ANKARA, Turkey — A Turkish newspaper close to the government has published a list of 15 men it says formed a hit squad of Saudi government agents the Turks suspect of killing and dismembering a prominent critic inside the Saudi Consulate in Istanbul.
While Turkey has not leveled the charges publicly, two Turkish officials speaking on the condition of anonymity confirmed that the government considers the men to be Saudi operatives who flew last week to Istanbul in pursuit of Jamal Khashoggi, the dissident. Mr. Khashoggi has not been seen since he entered the consulate on Oct. 2.
One of the men on the list published by the newspaper, Sabah, is an autopsy expert at Saudi Arabia’s internal security agency, according to the two Turkish officials. Another appears to be a lieutenant in the Royal Saudi Air Force. The officials, citing confidential intelligence, said all worked for the Saudi government.
Turkish officials have said that Mr. Khashoggi was killed at the consulate and that his dismembered body was taken away — an allegation the Saudi government has vehemently denied. Mr. Khashoggi, a veteran Saudi commentator, United States resident and Washington Post columnist, had become a prominent critic of the kingdom’s rulers.
Saudi leaders, including Prince Mohammed bin Salman himself, have said that Mr. Khashoggi left the consulate freely, shortly after he entered, and that they have no knowledge of his fate.
Turkish officials have cited confidential intelligence to support their contention that Mr. Khashoggi is dead, but have declined to disclose that evidence.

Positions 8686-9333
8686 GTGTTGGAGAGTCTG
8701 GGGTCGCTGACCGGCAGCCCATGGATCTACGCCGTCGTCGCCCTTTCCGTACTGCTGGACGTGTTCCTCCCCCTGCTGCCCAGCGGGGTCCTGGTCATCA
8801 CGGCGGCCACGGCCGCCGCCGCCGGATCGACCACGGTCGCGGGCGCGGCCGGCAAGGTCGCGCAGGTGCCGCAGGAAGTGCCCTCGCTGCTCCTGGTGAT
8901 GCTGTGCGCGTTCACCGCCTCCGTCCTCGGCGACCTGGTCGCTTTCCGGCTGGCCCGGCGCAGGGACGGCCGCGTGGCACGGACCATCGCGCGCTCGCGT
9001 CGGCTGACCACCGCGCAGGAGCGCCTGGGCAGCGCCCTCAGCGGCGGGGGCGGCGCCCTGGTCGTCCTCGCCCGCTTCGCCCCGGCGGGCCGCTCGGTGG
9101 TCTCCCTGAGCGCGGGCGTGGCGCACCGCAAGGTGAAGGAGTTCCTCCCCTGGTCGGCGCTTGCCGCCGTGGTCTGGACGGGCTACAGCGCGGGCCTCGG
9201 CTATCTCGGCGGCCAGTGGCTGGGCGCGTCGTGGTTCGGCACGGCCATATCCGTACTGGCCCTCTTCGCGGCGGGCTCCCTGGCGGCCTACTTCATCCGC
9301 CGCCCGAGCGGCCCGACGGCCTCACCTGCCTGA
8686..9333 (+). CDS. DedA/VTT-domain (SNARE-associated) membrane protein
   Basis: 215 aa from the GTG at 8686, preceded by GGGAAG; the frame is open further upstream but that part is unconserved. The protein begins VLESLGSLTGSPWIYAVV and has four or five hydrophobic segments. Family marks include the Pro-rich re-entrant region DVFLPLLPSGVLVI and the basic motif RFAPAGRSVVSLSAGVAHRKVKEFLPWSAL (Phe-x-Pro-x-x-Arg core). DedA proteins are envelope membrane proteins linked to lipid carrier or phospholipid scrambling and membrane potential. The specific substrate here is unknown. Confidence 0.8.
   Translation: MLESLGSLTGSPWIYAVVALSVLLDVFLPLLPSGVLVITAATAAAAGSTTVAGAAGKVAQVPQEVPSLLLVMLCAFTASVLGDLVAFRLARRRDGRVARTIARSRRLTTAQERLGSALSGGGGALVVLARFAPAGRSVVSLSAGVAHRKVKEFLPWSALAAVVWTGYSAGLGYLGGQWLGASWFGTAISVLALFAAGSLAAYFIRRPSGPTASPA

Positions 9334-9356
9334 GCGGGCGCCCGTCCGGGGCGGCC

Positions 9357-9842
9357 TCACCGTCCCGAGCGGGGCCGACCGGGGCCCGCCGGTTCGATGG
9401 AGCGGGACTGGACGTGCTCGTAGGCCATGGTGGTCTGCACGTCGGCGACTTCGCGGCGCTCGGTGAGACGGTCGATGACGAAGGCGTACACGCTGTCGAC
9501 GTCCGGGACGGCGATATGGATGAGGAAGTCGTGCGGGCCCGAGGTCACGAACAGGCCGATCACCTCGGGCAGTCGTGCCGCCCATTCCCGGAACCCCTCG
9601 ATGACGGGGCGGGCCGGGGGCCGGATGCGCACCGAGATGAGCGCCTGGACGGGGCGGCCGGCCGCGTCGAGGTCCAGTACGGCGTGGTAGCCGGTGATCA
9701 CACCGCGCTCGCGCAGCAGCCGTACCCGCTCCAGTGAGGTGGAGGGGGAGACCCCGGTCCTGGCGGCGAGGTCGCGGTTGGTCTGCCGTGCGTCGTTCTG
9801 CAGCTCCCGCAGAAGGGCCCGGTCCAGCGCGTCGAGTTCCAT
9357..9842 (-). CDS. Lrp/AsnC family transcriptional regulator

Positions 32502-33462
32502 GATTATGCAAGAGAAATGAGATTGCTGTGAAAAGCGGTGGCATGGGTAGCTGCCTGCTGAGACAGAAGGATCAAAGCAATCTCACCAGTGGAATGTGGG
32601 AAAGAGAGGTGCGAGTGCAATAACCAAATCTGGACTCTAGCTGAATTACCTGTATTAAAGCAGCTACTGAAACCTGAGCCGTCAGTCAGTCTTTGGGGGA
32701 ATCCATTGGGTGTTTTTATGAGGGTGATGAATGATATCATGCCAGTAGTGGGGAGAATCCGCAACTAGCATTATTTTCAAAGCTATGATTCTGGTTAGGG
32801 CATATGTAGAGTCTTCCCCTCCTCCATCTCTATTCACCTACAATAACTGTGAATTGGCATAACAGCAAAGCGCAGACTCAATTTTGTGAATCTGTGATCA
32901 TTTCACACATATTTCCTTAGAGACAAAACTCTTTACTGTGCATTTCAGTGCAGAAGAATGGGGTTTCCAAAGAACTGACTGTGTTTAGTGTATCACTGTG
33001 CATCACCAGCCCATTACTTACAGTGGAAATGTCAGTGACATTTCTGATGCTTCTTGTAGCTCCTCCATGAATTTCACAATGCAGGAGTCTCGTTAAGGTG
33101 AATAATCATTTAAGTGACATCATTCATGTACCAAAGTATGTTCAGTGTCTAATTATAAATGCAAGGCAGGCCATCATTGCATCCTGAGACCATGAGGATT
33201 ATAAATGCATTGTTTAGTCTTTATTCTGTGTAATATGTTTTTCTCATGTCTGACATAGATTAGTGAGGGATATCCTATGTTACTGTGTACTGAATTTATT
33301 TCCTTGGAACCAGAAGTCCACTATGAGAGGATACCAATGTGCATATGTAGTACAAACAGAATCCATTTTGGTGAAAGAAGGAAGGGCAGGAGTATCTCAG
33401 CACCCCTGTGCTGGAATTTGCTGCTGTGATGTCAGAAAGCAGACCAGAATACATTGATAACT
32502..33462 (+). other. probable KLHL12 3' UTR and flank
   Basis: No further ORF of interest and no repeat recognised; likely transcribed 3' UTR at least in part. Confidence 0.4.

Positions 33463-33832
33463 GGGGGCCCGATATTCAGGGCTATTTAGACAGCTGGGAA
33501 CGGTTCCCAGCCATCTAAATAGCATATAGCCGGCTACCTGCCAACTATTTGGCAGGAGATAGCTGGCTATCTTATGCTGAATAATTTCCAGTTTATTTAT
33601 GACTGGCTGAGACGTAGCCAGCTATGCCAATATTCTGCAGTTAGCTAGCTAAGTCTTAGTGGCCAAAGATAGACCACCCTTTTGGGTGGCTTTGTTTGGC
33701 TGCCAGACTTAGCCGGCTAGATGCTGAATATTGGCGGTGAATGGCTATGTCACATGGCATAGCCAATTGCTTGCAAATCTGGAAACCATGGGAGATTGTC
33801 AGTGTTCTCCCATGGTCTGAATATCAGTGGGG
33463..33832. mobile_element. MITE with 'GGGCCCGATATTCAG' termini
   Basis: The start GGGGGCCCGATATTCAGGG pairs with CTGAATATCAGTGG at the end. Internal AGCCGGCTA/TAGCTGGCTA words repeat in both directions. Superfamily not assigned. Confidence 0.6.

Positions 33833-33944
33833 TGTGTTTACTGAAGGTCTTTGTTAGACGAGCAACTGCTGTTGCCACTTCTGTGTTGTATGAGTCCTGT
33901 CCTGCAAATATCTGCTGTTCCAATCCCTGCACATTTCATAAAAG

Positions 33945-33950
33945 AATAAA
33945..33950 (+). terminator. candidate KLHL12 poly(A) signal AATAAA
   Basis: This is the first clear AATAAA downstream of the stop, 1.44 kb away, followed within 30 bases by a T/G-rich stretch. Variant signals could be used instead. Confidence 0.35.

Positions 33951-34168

In recent days, anonymous Turkish officials have leaked a steady stream of details about the alleged killing. They say they believe the operation was ordered by the highest levels of the Saudi court in part because of its scale and complexity.
The leak of the list of 15 Saudis appears to be part of a Turkish government campaign intended to put pressure on the Saudi government to admit that Mr. Khashoggi was killed, and to spur wider international outrage.
The Times found corroborating information about two of the men — the lieutenant and the autopsy expert — by comparing the names and photographs in Sabah, the newspaper, with social media profiles and Saudi media reports.
By leaking the names of the individual Saudis, Turkish officials added to an increasingly detailed, if still incomplete, account of what happened to Mr. Khoshoggi.
Earlier leaks included information about the flights that carried the 15 men in and out of Istanbul. There were also reports about an unexpected day off granted to consulate employees the day that Mr. Khoshoggi went to the consulate. And there was security camera footage of Mr. Khoshoggi entering the consulate.
The Saudis have yet to produce video footage or other evidence supporting their contention that Mr. Khashoggi left the building.
Turkish officials have said, without offering evidence, that Mr. Khashoggi was killed within two hours of entering the consulate and dismembered with a bone saw brought for that purpose.
Although the Turkish allegations about Mr. Khashoggi’s killing have so far relied largely on confidential intelligence, Western intelligence agencies have generally regarded their Turkish counterparts as reliable on domestic matters.